Gyroscopic stabilization.

Gyroscopic type stabilization is increasingly popular, even essential …

The market for gyro stabilizers is booming, with new companies entering the game.

Three products are available from the following manufacturers:


A recent boat, I would say from the 2015s that does not have a gyroscopic type stabilizer, will sell much less well than the boat that does, especially for boats over 50 feet.

It is today an essential system to neutralize the roll, the movements of the boat from left to right which causes nausea (heartache). The efficiency of these systems greatly exceeds 80% when the boat is at anchor or at low speed.

In general, the option for a boat less than 60ft, we talk about an option of $ 50,000 to $ 70,000 USD. This system has been available as an option on the boats of major manufacturers since 2010. For example, an Azimut, a Ferretti, a Princess, a Sunseeker, a Riva, a Sanlorenzo must be equipped with such a system.

Otherwise, the boat must be equipped with stabilization with FINS but with the Zero Speed ​​option, which amounts to stabilization at anchor.

Quick S.p.A. has been around for over three decades and is best known for its windlasses, thrusters and other products. It presented its MC2 stabilizers in 2017. Smartgyro was founded in 2014 by a group of engineers who had their own ideas on how to produce a gyro stabilizer. The company was acquired by Yanmar in 2020 and participated in its first boat show in 2021.

Waterless cooling system.

“Boat builders are increasingly interested in designing a boat that can be equipped with a stabilizer because demand is growing,” says Paolo Berni, managing director of Quick USA, whose operations in the United States are based in Linthicum, Maryland.

The QUICK company offers 16 stabilizers for boats from 15 feet to 100 feet, with 10 models of the AC series and six new DC units for small boats. While Seakeepers have kinds of spinning tops (fly wheel) that spin in a vacuum and are water cooled, Quick’s MC2 series has a fly wheel that spins on a horizontal axis and has fixed vertical sides. . Perhaps the most notable feature, however, is the cooling system.

Two images of QUICK stabilizers (above)

“We don’t need a water cooling system,” says Berni. “We have an air-cooled system which is a big advantage as you don’t have to drill your boat to have a water inlet needed to cool the unit.”

Air cooling also reduces the amount of maintenance required and greatly reduces potential corrosion in a saline or brackish environment. Quick says his gyroscope hits full throttle in 25 minutes, but stabilization begins at 80% of full speed in under 20 minutes.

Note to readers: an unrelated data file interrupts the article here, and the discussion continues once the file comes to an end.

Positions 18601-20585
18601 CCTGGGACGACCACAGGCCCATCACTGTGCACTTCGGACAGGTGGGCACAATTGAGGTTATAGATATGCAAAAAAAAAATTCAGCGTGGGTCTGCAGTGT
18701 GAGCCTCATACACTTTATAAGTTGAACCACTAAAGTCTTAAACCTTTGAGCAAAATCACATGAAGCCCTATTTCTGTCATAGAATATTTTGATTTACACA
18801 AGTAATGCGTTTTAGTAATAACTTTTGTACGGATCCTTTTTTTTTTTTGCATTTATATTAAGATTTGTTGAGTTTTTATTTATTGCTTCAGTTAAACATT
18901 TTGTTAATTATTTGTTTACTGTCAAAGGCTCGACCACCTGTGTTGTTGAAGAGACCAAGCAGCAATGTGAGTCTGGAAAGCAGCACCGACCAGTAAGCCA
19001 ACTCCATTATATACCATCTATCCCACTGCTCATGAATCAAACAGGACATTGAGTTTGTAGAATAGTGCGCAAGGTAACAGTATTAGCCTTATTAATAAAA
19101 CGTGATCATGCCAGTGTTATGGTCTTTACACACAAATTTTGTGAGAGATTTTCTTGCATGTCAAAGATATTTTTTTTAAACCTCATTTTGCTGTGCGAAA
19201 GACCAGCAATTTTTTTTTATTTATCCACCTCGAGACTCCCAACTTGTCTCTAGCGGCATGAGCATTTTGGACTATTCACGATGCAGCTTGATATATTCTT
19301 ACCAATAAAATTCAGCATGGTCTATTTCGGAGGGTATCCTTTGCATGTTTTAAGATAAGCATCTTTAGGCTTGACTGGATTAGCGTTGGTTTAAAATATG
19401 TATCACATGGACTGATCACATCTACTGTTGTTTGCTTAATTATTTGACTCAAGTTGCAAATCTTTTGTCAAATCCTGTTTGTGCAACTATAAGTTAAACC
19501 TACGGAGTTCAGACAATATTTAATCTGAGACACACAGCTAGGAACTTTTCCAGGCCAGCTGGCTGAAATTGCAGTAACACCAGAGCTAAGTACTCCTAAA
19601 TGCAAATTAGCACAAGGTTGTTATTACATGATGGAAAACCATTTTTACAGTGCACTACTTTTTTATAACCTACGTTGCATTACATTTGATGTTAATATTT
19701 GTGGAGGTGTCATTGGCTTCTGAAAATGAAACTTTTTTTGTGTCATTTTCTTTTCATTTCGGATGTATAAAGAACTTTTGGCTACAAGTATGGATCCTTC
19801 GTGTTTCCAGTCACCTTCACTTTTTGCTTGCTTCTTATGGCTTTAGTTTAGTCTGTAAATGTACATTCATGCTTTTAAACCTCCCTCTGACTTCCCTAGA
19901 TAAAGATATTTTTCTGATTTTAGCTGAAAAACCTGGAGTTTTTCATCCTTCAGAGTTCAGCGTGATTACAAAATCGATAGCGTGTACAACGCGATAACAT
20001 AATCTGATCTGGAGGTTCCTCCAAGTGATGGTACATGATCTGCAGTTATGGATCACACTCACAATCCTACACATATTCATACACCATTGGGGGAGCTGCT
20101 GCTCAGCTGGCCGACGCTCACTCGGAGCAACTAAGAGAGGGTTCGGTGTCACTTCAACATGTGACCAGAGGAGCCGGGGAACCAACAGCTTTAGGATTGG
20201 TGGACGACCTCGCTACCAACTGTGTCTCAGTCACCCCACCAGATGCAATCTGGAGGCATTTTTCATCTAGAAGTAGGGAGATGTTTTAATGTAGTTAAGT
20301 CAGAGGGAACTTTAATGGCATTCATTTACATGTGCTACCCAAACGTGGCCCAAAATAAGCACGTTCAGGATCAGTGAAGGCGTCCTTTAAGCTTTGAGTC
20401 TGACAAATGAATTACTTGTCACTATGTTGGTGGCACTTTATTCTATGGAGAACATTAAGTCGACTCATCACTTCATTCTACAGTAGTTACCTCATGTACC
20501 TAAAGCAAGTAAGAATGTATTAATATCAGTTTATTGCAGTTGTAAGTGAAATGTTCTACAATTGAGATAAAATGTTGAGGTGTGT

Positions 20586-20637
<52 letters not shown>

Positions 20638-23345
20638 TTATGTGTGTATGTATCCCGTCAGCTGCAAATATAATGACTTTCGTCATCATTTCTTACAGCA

“We try to explain to the customer the quality of our product, its reliability and the fact that we were able to deliver a sophisticated but simple system,” explains Berni.

QUICK stabilizers can be installed on existing boats, and smaller models require as little as eight bolts for installation. The company started working on the products in 2015 and sold its first unit in 2017. The initial line of seven AC-powered gyroscopes was intended for boats from 35 to 70 feet. Companies Quick has worked with include Invincible, Solas, Sunseeker, and Pardo.

“The system is designed for motor boats: fishing or pleasure craft,” says Berni. “It’s about selecting the right unit for your boat. “

As of this year, he estimates that the company has sold around 600 units worldwide and that sales have been evenly distributed across the entire model line.

New players …

While Seakeeper’s vacuum technology is proprietary and Quick’s MC2 air cooling system sets it apart, Smartgyro takes a modular approach, making its sphere and inertia spinner develop from seven components that can be disassembled and replaced as per needs for repairs or maintenance.

“Our system is easy to install, maintain and use,” says Sander Gesink, Company Marketing Director. “If you need to replace a certain part, it’s easier to take the part apart and replace it. “

Seakeeper and Smartgyro have patented their technology. Smartgyro products are water cooled and the company, based in La Spezia, Italy, has two models in production: the SG40 and SG80. In September at the Cannes Yachting Festival, the company launched the SG20 for boats from 45 to 55 feet. This product will make its US debut at IBEX and FLIBS this fall. The most popular model is the SG40 (for boats from 50 to 60 feet), which sold out at the end of August.

Gesink claims that gyro stabilizers are the latest technological advancement. “If you look at the market, we say it’s one of the six innovations in the industry,” he says. “You first had the innovations to facilitate mooring maneuvers, then came navigation electronics, recognized reliability engines (such as automobiles), propellers (PODS), self-mooring and gyroscopes. “

Due to the modular design and assembly, Gesink says, Smartgyros have an advantage over installations in current boats and can be retrofitted to a yacht as long as there is sufficient space.

The company has 15 employees and parent company Yanmar has a cross-functional design team from the engine company and the engineering subsidiary Vetus. “When you sell a gyroscope, you need the right part for maintenance,” says Gesink. “Yanmar and Vetus have a lot of know-how to set up a business, legal know-how, R.H.

Companies that have started working with Smartgyro include Mangusta Yachts and Bluegame, which is part of Sanlorenzo. Smartgyro expands its dealer network every month. In late August, the company added locations in Ireland, China and the UK, and signed an agreement with Nautor’s Swan Global Service.

It’s easy to see why the global demand for stabilizers is growing. “Gyroscopes eliminate rolling,” says Gesink. “People want comfort, and they’re willing to pay for it. “

The brokers at Ita Yachts Canada are here to answer your questions, so don’t hesitate, 514-521-1221.



Leave a Reply